In a surprise announcement that could compromise a major trade deal, President Donald Trump announced on Thursday that he is slapping a 5 per cent tariff on all Mexican imports, effective June 10, to pressure the country to do more to crack down on the surge of Central American migrants trying to cross the US border.
He said the percentage will gradually increase, up to 25 per cent — "until the Illegal Immigration problem is remedied."
The decision showed the administration going to new lengths, and looking for new levers, to pressure Mexico to take action, even if those risk upending other policy priorities, like the United States-Mexico-Canada Agreement, a trade deal that is the cornerstone of Trump's legislative agenda, and beneficial to his reelection effort.
Trump made the announcement by tweet after telling reporters earlier Thursday, that he was planning "a major statement" that would be his "biggest" so far on the border.
"On June 10th, the United States will impose a 5 per cent Tariff on all goods coming into our Country from Mexico, until such time as illegal migrants coming through Mexico, and into our Country, STOP. The Tariff will gradually increase until the Illegal Immigration problem is remedied," he wrote, "at which time the Tariffs will be removed."
Trump has accused the Mexican government of failing to do enough to halt the flow of asylum-seekers from countries including El Salvador, Honduras and Guatemala. And he has been itching to take increasingly radical, headline-grabbing action on the issue, which he sees as critical to his 2020 reelection campaign because it energizes his base.
But the sudden tariff threat comes at a peculiar time, given how hard the administration has been pushing for passage of the USMCA, which would update the North American Free Trade Agreement.
It comes less than two weeks, after Trump lifted import taxes on Mexican and Canadian steel and aluminum, a move that seemed to clear an obstacle to passage of his North American trade deal, and the same day that both the Mexican government and the Trump administration began the process of seeking ratification. The deal needs approval from lawmakers in all three countries for it to be ratified.
Daniel Ujczo, an international trade lawyer based in Ohio, said the move puts lawmakers who want to vote "yes" in an awkward position, because companies in their home states will end up paying the tariffs, and it could slow down the deal's ratification in Mexico, where President Andrés Manuel López Obrador on Thursday requested a special session of the Senate, which is in recess, to consider the matter.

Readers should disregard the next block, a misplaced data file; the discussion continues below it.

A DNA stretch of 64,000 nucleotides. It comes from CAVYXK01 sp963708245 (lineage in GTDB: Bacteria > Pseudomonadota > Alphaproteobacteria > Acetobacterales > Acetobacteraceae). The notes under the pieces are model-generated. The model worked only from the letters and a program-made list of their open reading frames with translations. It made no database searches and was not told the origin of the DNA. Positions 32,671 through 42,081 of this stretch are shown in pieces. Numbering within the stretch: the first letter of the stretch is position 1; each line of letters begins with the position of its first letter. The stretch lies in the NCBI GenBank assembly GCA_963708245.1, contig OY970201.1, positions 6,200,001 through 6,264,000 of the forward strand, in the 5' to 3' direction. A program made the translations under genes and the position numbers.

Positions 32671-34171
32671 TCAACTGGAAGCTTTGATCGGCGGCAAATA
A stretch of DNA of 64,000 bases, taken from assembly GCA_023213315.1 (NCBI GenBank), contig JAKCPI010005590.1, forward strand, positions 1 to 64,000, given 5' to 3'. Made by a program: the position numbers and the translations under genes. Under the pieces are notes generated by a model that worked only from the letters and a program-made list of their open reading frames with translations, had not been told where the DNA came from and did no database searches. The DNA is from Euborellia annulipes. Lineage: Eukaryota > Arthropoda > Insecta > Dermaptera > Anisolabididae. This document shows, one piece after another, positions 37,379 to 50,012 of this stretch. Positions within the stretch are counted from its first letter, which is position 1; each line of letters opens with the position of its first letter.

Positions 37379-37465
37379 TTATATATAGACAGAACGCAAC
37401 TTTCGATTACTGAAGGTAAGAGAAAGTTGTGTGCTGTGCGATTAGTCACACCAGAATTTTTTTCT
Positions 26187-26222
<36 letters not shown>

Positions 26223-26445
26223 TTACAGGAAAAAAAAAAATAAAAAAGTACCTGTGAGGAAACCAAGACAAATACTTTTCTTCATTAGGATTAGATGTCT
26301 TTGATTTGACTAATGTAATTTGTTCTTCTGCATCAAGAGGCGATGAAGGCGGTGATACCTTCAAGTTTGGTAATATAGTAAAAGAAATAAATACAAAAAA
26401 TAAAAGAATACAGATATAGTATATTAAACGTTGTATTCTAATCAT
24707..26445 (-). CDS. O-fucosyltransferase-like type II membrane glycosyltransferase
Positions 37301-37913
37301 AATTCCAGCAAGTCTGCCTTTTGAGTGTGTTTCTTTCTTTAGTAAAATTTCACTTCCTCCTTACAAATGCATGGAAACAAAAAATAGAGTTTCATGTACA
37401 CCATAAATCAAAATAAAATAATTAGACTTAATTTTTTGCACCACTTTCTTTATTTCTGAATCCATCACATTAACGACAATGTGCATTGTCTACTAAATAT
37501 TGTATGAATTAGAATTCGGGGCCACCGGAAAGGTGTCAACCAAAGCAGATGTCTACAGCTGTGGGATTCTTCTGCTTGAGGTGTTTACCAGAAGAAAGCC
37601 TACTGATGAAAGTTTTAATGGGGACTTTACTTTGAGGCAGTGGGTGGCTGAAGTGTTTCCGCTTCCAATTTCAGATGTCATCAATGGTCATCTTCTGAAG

"The tariffs certainly put the USMCA on ice," said Gary Hufbauer, an expert in trade law at the Peterson Institute for International Economics, who said Trump has the power to impose the tariffs under the International Emergency Economic Powers Act by citing a national emergency, which Trump did.
"The drama is legal, but it's preposterous," he said.
Still, Ujczo and others wondered whether Trump, who has a habit of creating problems, and then claiming credit when he rushes in to solve them, would go through with the threat.
"This seems more theater and tactics than a strategy to solve the migration crisis and rebalance North American trade," Ujczo said.
In late March, Trump threatened to shut the entire US-Mexico border, if Mexico didn't immediately halt illegal immigration.
Just a few days later, however, he backed off the threat, saying he was pleased with steps Mexico had taken in recent days. It was unclear, however, what Mexico had changed.
Indeed, on a briefing call with reporters Thursday evening, administration officials said there were several things Mexico could do immediately to prevent the tariffs from kicking in, including securing their southern border with Guatemala and entering into a "safe third country agreement", that would make it difficult for those who enter Mexico from other countries to claim asylum in the US.
"We're going to judge success here by the number of people crossing the border and that number needs to start coming down immediately, in a significant and substantial number," said acting White House chief of staff Mick Mulvaney.
He also insisted that tariffs were "completely" separate "and apart from the USMCA", because one pertained to trade and the other immigration.
"The two are absolutely not linked," he said.
In Mexico, trade negotiator Jesus Seade responded with a mix of alarm and dismissal. He called the matter "most serious", but also downplayed the likelihood the tariffs would go into effect.
"It is no secret to anyone that Trump is very active in his use of Twitter and he launches many tweets that are later changed," he said.
The threat drew a withering response from Republican Rep. Sen. Chuck Grassley, a usual Trump ally, who slammed it as "a misuse of presidential tariff authority" that would burden American consumers and "seriously jeopardize passage of USMCA."
Mulvaney said the White House had briefed some Republican members of Congress on the plan, and acknowledged that some, particularly in the Senate, had raised concerns about the president invoking such powers.
Trump's tariff threat comes at a time when Mexican authorities have been stepping up their efforts, carrying out migrant raids and detaining thousands of people traveling through the country en route to the US.